A violent phase

Print edition : October 25, 2002

The worst round of such terrorist violence ever in the State has a demonstrable impact on voter turnout in the third phase of polling in Jammu and Kashmir on October 1.

THE children at Kocheypora had pulled down the first poster that appeared on the wall of the village mosque, and turned it into a kite. Two nights before the third phase of voting in the Jammu and Kashmir Assembly elections, the Hizbul Mujahideen helpfully put up another copy of the announcement. "Muslims Awake," it proclaimed. "Do not barter away your honour and the Kashmir cause by voting. Do not forget the sacrifices of your brothers and sons." In case the villagers were not persuaded, its authors ended with a clinching argument. "All those who vote will be shot," the last line on the poster read, "the choice is yours". This time the village elders made sure the children stayed well away from the poster: and that the adults did not make the mistake of coming out to vote.

A soldier stands guard as voters wait for their turn to cast their votes in Pulwama on October 1, during the third phase of Assembly elections in south Kashmir.-NISSAR AHMED

Punctuated by over two dozen terrorist attacks, which claimed the lives of 21 soldiers and civilians and resulted in injuries to 26 people, the October 1 phase of voting was, without dispute, the most violent so far in the State. Casualties could easily have been higher. Tipped off by villagers about the presence of a timer-linked explosive device planted at the polling station in Litter, Border Security Force personnel brought in sniffer dogs to search for the bomb. While the searches threw up nothing, the polling booth was shifted to an adjoining building. The bomb, buried deep to avoid detection, went off just when voters and polling staff would have been packed into the building where it exploded. Massive security deployment also helped avoid greater civilian casualties. Terrorists were, for example, able to massacre nine bus passengers in Kathua, but failed to hit polling stations and remote villages.

Terrorist violence had a demonstrable impact on voter turnout. Tral, which had seen the elimination of two potential National Conference (N.C.) candidates before the elections, is a case in point. Late-night fire directed at polling stations and grenade explosions outside these ensured single-digit turnout in the constituency. Several local government employees were suspended from service after they refused to serve in the terror-hit area. N.C. candidate Ghulam Ahmad Bhat, who had lost his father and two brothers in terrorist attacks, did not even campaign in the area. Congress(I) candidate Surinder Singh also chose not to cast his vote, citing security concerns. But adjoining Rajpora, which like Tral is part of the district of Pulwama, had seen no serious pre-election violence, and registered a high turnout. Anantnag saw a similar pattern. Noorabad, which had seen four near-successful attacks on N.C. candidate Sakina Itoo, saw poor turnout. Pahalgam, relatively violence-free, witnessed above-average participation.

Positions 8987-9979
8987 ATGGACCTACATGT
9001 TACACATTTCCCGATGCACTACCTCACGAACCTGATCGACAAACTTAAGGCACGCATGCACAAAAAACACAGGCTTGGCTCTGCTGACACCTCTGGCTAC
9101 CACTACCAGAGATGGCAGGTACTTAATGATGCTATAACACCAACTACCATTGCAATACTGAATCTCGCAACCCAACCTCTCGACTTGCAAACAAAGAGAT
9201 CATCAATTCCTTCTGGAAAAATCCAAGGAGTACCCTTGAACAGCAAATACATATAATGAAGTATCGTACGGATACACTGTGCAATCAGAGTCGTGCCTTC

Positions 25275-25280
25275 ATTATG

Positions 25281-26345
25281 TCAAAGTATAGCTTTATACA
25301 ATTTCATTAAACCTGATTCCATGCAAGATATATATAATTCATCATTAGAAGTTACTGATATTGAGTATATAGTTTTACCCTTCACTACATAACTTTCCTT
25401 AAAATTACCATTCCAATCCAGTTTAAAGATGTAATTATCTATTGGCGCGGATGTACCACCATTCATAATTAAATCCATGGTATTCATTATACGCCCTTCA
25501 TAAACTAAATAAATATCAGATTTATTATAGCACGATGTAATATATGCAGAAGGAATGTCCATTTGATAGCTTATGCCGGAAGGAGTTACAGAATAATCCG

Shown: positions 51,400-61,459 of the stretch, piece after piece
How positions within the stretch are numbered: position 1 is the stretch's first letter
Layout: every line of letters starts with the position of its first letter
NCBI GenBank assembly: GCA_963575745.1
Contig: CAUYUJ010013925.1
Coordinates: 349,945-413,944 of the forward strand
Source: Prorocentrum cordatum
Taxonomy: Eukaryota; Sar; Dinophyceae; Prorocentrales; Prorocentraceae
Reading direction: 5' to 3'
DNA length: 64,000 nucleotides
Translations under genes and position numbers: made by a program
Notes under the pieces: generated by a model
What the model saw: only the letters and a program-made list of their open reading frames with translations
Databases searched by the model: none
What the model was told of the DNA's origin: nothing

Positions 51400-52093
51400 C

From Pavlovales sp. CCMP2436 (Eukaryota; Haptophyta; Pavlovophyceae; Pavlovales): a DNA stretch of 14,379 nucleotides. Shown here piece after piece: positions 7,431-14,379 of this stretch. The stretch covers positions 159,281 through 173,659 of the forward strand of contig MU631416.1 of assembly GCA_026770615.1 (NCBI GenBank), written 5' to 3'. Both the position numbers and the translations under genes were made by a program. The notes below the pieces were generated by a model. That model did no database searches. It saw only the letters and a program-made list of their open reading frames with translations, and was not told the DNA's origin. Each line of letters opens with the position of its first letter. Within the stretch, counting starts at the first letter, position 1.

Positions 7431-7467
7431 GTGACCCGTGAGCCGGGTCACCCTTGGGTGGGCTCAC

Reportage in general of the third phase of elections, sadly, paid little attention to the specific impact of terrorist violence. Instead, state coercion directed at voters was again seen as the key to securing a good turnout. Paradoxically enough, the bulk of the complaints of coercion by the Army came in areas where there was extremely low participation in the polls. Even more odd, voters sometimes complained of coercion in front of the very soldiers supposedly terrorising them. Some advocates of the coercion thesis seemed to be oblivious to the logical absurdities their claims led to. One national newspaper, for example, reported that in Shopian, "hundreds of people took out a procession against alleged coercion by the security forces, who, they said, forced them out to cast the[ir] vote". The previous two sentences of the report noted that "boycott of polls was near total" in Shopian, with "most of the booths not crossing the single digit".

EVEN less attention has been paid to the political use of armed terror in southern Kashmir. At several places, local elements of the Hizbul Mujahideen appeared to have arrived at something of an electoral alliance with former Union Home Minister Mufti Mohammad Sayeed's People's Democratic Party (PDP). The leading organiser for the PDP candidate from Homshalibugh, Ghaffar Sofi, was Mansoor Malik. The father of the local Hizbul Mujahideen battalion commander Tauseef Malik, Mansoor Malik's cadre claimed to have the support of the organisation. Unlike other parties, the PDP was able to campaign through the area without dense security cover. "By implication," says the Communist Party of India (Marxist) candidate from Homshalibugh, Mohammad Amin Dar, "it was made clear that those who supported other parties were defying the Hizbul Mujahideen. And everyone, of course, knows what such defiance can entail."

In some areas, PDP activists made no effort to disguise the workings of their alliance with the Hizbul Mujahideen. The PDP polling agent in Kullar, Ghulam Mohiuddin Nengroo, spent much of the morning of October 1 persuading his fellow villagers to ignore an anti-election poster put up by the Hizbul Mujahideen. "This is not a genuine poster," he said, "it has been put up by the NationalConference to scare us away. The real Hizbul Mujahideen poster is the one put up in Aishmuqam, telling people not to vote for the National Conference or the Congress(I)." While people in the PDP-dominated village of Kullar came out to vote, pro-N.C. voters in adjoining Veersaran stayed away from the polling booths. The Hizbul Mujahideen poster put up on the village mosque here was taken seriously, as it was in many villages where the N.C. had a large following.